**Landscape transformed** On a warm day in May, Dikembe, 50, sits in a big leather chair behind a massive desk in his new office in Marietta, not far from the home he and Rose built for their seven children, ages 14 to 33. A plethora of trophies and awards on the bookshelves behind him form a fitting backdrop. Hes wearing a business suit, shirt and tie tailored to fit his long, lean frame, is relaxed and talkative until his cellphone rings. He excuses himself to answer it, then presses an intercom and asks his longtime executive director, Susan Johnson, to bring in the contracts he needs to sign. She gently reminds him that he has to leave for the airport in less than an hour and hands him an itinerary for the long journey to Africa. The achievements by the DMF in the Congo are massive, but the staff consists of only two employees. As chairman and president, Dikembe receives no salary, nor do his board members. He confides that Susan is the cog that makes the DMF wheels turn and keeps me on schedule. Thats not an easy job, he says. The second employee, Alicia Smith, maintains the large database of donors, including Goldman Sachs, the Coca\-Cola Company, the Segal Family Foundation, Bloomberg Philanthropies and Pfizer. Once he arrives in the Congo, Dikembe hits the ground running and is hands\-on with patients, helping medical personnel administer vaccinations or assisting volunteers fit patients with hearing aids. A segment about Dikembe on the TV show In Depth with Graham Densinger shows him crouched down, helping a young girl test her hearing aid for the first time. The child gasps with delight. For a moment, Dikembes eyes fill with tears, then he gives her a bear hug and moves on to the next recipient. The look on their faces when people hear sound for the first time never gets old, he says. He points to the new equipment at the hospital, none more celebrated than the 64\-slice CT scanner purchased in 2010, the first in the Congo and only one of three in Africa. It is his prized possession. I call it my baby, Dikembe says. He also points with pride to hospitals state\-of\-the\-art neonatal unit. Without warning, a 4\-year\-old boy dashes toward Dikembe, who scoops him up and throws him in the air. See this little guy, Dikembe says to the shows host. He fit in the palm of my hand when he was brought here. Look at him now. The little boy giggles, hugs Dikembes neck and whispers something in the big mans ear. He calls me Daddy Dikembe, he confides. On the last day of his visit, Dikembe drives an hour outside the city to his favorite restaurant overlooking the Congo River. As soon as he steps out of the car, scores of people pour out of the fields to see him, a testament to his hero status. Since the inception of the hospital, the landscape around it has changed dramatically. Its amazing how one thing can transform a community, he says. Before the hospital was built, there were no modern structures outside the city. Now there are low\-rise hotels, shopping centers and grocery stores, and the main road from the airport has been widened from two to six lanes. Tragically, the slums not only remain, they continue to spread into the countryside like spilled molasses. Dikembe sighs and takes a look around him. The Congo is a country of spectacular beauty and grinding poverty. It will take decades to change it. The list of Dikembes future plans is nearly as long as his seven\-foot, six\-inch wingspan. He wants to establish a Center of Excellence for Womens and Childrens Health, create a Hospitality House for the hundreds of volunteers who travel from abroad to donate their time and expertise, and build the Samuel Mutombo Primary School emphasizing science and technology in his fathers village. Thats why we are always involved in fundraising mode, he says. People dont have to give a lot of money. For $15 a month, you can save a woman who has cervical cancer; $10 provides malaria treatment for a child, he says. Instead of paying $4 for a cup of coffee, donate it to a worthy nonprofit. Give whatever you can, and always help people in need. You dont have to be rich to make a difference. When Dikembe was growing up, going to the hospital was a place people went to die. Now its a place where people recover and live, he says. Id like to think Ive built a fitting memorial to my parents and made them proud.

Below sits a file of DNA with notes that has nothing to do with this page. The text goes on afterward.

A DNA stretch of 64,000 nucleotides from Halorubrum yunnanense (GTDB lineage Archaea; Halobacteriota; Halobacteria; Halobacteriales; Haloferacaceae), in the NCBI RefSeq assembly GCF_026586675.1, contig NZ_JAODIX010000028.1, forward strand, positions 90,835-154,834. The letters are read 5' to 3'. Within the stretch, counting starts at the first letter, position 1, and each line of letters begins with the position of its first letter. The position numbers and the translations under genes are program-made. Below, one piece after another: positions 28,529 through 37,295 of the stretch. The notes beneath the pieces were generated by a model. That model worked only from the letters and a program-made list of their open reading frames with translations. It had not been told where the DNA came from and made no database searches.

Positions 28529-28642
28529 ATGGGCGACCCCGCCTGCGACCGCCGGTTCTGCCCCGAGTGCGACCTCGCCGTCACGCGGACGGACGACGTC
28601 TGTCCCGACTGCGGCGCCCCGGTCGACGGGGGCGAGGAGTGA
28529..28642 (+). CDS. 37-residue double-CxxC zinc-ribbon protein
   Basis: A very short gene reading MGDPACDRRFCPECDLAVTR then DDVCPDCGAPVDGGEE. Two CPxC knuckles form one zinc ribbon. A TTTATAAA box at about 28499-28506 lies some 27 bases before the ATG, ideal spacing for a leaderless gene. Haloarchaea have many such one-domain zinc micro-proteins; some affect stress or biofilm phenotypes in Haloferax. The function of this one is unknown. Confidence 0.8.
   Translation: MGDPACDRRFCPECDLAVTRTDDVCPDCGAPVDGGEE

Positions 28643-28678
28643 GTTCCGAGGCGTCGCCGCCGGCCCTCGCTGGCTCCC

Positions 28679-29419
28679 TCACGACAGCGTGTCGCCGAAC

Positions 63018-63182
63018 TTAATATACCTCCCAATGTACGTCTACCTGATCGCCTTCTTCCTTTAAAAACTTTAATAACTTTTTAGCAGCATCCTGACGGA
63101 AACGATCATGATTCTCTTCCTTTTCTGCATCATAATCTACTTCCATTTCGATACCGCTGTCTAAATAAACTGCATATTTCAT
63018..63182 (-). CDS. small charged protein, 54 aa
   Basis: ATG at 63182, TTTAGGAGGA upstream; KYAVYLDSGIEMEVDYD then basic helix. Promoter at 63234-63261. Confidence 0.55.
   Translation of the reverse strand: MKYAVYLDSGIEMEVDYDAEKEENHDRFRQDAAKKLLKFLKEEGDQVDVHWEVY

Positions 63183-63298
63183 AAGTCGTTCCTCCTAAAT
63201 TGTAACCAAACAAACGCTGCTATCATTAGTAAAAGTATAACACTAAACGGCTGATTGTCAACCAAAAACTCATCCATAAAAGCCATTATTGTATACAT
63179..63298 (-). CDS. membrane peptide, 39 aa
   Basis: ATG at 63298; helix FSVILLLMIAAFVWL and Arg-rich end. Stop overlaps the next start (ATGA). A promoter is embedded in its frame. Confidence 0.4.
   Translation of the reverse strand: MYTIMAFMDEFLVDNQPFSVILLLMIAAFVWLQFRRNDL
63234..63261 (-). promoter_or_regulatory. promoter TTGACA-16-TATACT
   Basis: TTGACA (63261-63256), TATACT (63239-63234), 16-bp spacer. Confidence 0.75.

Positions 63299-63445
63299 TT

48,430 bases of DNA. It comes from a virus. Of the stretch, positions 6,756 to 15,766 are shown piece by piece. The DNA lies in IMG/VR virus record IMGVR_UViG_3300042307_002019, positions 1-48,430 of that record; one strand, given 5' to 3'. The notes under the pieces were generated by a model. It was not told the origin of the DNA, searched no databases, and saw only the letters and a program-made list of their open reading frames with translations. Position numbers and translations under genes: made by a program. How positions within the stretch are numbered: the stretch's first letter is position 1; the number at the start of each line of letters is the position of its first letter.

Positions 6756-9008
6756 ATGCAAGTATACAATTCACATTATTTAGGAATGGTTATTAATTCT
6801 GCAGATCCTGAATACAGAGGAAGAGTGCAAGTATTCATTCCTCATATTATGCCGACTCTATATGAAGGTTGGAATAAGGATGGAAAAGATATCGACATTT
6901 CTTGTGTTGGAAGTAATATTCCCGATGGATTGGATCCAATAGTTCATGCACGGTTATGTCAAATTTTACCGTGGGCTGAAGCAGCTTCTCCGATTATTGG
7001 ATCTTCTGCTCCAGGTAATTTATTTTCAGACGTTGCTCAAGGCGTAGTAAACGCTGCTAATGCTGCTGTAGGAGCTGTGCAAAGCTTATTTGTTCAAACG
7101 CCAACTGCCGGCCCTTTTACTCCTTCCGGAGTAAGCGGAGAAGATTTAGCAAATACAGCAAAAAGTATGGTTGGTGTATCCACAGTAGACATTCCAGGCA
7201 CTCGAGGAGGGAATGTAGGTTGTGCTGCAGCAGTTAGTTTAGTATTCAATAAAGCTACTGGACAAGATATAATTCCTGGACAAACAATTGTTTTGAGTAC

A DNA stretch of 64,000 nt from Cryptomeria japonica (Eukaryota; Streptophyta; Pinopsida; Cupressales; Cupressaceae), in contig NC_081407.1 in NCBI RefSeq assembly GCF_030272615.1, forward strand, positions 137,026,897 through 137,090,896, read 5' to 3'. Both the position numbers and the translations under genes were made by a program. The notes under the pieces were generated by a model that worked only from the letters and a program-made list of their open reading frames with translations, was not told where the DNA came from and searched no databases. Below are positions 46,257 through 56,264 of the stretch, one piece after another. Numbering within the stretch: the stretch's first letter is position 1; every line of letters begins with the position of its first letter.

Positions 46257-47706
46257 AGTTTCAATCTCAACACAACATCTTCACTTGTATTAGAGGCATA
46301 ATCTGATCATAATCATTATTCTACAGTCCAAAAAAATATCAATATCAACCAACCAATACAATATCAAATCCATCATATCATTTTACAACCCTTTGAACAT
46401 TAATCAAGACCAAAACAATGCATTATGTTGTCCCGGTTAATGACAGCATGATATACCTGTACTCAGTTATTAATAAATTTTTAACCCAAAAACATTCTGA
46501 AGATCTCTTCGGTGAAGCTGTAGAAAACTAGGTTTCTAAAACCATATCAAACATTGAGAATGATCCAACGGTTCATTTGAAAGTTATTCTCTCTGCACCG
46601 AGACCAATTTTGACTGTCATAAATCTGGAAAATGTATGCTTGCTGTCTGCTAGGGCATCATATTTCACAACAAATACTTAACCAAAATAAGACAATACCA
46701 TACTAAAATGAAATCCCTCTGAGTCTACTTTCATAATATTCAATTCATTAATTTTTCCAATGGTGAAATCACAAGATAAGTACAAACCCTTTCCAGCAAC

Behind the story
[Click above to read more of our Personal Journeys.](http://www.myajc.com/personaljourneys)
**ABOUT THE STORY** I first met Dikembe Mutombo while on assignment with Simply Buckhead magazine and realized he had a story to tell as big as his seven\-foot\-two\-inch frame. Though his height is somewhat startling to someone five\-foot\-one like me, hes warm, charming and has boundless energy. Dikembe can laugh heartily at a joke one moment, then talk with dead seriousness about the plight of people in the DRC, where a half\-million children die every year from preventable causes. To learn more go to [dmf.org](http://dmf.org/). **Mickey Goodman** **Freelance writer** **email@example.com**
**ABOUT THE REPORTER** **Mickey Goodman** is an award\-winning journalist and columnist who has written for national and regional publications. She co\-authored three memoirs, including Eva Friedlanders, Nine Lives of a Marriage A Curious Journey. Mickey is president of the southeast chapter of the American Society of Journalists and Authors and is active in the Atlanta Press Club, Atlanta Writers Club and Georgia Writers Association.
**ABOUT THE PHOTOGRAPHER** **Curtis Compton** joined the AJC as a photo editor in 1993 before returning to the field as a staff photographer. Previously he worked for the Gwinnett Daily News, United Press International and the Marietta Daily Journal. He has a bachelors degree from the University of Georgia and won a World Hunger Award for his coverage of the famine in Sudan.